Researchers at the University of York are beginning a major study into the ethical and personal issues raised by a potential revolution in healthcare, which could incorporate individualised medical care – pharmacogenetics - into clinical practice.
The use of genetic testing as a routine part of medical treatment opens exciting horizons, but brings with it the responsibility to understand the concerns individuals may have about DNA sampling, and about wider issues such as the possible impact of genetic information. Much of the science of pharmacogenetics is known, but there are many potential hurdles to overcome before the technology is introduced into routine medical use.
Over the next three years Professor Andrew Webster, Dr Graham Lewis and a team in the Science and Technology Studies Unit (SATSU) at York will work with colleagues across the UK monitoring patients’ reactions to warfarin, commonly used to prevent blood clots. The team from York will interview some of the 2,400 patients who will be selected for the study. Of the 2,400 patients, 2000 will be hospital-based and 400 will be recruited through GP surgeries as warfarin can be prescribed by GPs.
Dr Graham Lewis | alfa
Chronic stress induces fatal organ dysfunctions via a new neural circuit
21.08.2017 | Hokkaido University
New malaria analysis method reveals disease severity in minutes
14.08.2017 | University of British Columbia
Whether you call it effervescent, fizzy, or sparkling, carbonated water is making a comeback as a beverage. Aside from quenching thirst, researchers at the University of Illinois at Urbana-Champaign have discovered a new use for these "bubbly" concoctions that will have major impact on the manufacturer of the world's thinnest, flattest, and one most useful materials -- graphene.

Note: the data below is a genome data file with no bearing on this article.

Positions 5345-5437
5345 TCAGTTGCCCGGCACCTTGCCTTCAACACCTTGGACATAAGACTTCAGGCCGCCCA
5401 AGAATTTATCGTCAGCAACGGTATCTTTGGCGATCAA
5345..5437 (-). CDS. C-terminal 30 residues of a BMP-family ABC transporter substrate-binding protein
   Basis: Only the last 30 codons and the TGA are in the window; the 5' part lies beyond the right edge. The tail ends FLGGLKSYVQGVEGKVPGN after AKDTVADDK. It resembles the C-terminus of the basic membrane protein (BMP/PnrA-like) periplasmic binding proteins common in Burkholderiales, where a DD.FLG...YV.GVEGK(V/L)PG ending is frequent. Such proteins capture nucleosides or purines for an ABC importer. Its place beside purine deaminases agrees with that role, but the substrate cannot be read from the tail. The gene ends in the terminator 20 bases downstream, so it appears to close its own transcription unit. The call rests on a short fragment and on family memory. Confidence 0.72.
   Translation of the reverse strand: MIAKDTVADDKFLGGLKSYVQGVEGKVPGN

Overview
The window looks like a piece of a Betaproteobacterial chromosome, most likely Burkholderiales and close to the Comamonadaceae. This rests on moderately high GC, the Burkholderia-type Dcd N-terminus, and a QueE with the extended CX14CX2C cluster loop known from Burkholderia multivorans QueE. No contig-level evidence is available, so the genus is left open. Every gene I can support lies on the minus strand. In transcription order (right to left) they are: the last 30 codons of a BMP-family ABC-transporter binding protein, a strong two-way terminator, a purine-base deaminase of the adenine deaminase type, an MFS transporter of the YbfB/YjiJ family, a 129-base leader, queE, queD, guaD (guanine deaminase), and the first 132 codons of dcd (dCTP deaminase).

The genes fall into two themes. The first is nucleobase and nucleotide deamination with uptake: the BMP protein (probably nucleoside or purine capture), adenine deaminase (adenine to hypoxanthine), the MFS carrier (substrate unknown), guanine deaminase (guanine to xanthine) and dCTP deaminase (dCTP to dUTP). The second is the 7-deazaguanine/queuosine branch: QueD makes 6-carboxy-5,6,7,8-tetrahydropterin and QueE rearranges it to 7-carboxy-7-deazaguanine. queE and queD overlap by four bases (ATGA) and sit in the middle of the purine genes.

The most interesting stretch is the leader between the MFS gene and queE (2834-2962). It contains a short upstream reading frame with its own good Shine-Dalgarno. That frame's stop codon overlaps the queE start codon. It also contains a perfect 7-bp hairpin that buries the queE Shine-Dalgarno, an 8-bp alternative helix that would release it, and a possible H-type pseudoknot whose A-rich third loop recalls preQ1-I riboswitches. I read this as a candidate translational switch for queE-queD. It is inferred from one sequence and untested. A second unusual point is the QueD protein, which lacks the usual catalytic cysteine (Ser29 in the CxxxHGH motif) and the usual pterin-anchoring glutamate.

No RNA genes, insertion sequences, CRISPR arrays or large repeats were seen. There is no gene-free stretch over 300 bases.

As graphene's popularity grows as an advanced "wonder" material, the speed and quality at which it can be manufactured will be paramount. With that in mind,...
Physicists at the University of Bonn have managed to create optical hollows and more complex patterns into which the light of a Bose-Einstein condensate flows. The creation of such highly low-loss structures for light is a prerequisite for complex light circuits, such as for quantum information processing for a new generation of computers. The researchers are now presenting their results in the journal Nature Photonics.
Light particles (photons) occur as tiny, indivisible portions. Many thousands of these light portions can be merged to form a single super-photon if they are...
For the first time, scientists have shown that circular RNA is linked to brain function. When a RNA molecule called Cdr1as was deleted from the genome of mice, the animals had problems filtering out unnecessary information – like patients suffering from neuropsychiatric disorders.
While hundreds of circular RNAs (circRNAs) are abundant in mammalian brains, one big question has remained unanswered: What are they actually good for? In the...
An experimental small satellite has successfully collected and delivered data on a key measurement for predicting changes in Earth's climate.
The Radiometer Assessment using Vertically Aligned Nanotubes (RAVAN) CubeSat was launched into low-Earth orbit on Nov. 11, 2016, in order to test new...
A study led by scientists of the Max Planck Institute for the Structure and Dynamics of Matter (MPSD) at the Center for Free-Electron Laser Science in Hamburg presents evidence of the coexistence of superconductivity and “charge-density-waves” in compounds of the poorly-studied family of bismuthates. This observation opens up new perspectives for a deeper understanding of the phenomenon of high-temperature superconductivity, a topic which is at the core of condensed matter research since more than 30 years. The paper by Nicoletti et al has been published in the PNAS.
Since the beginning of the 20th century, superconductivity had been observed in some metals at temperatures only a few degrees above the absolute zero (minus...
16.08.2017 | Event News
04.08.2017 | Event News
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21.08.2017 | Materials Sciences
21.08.2017 | Health and Medicine
21.08.2017 | Materials Sciences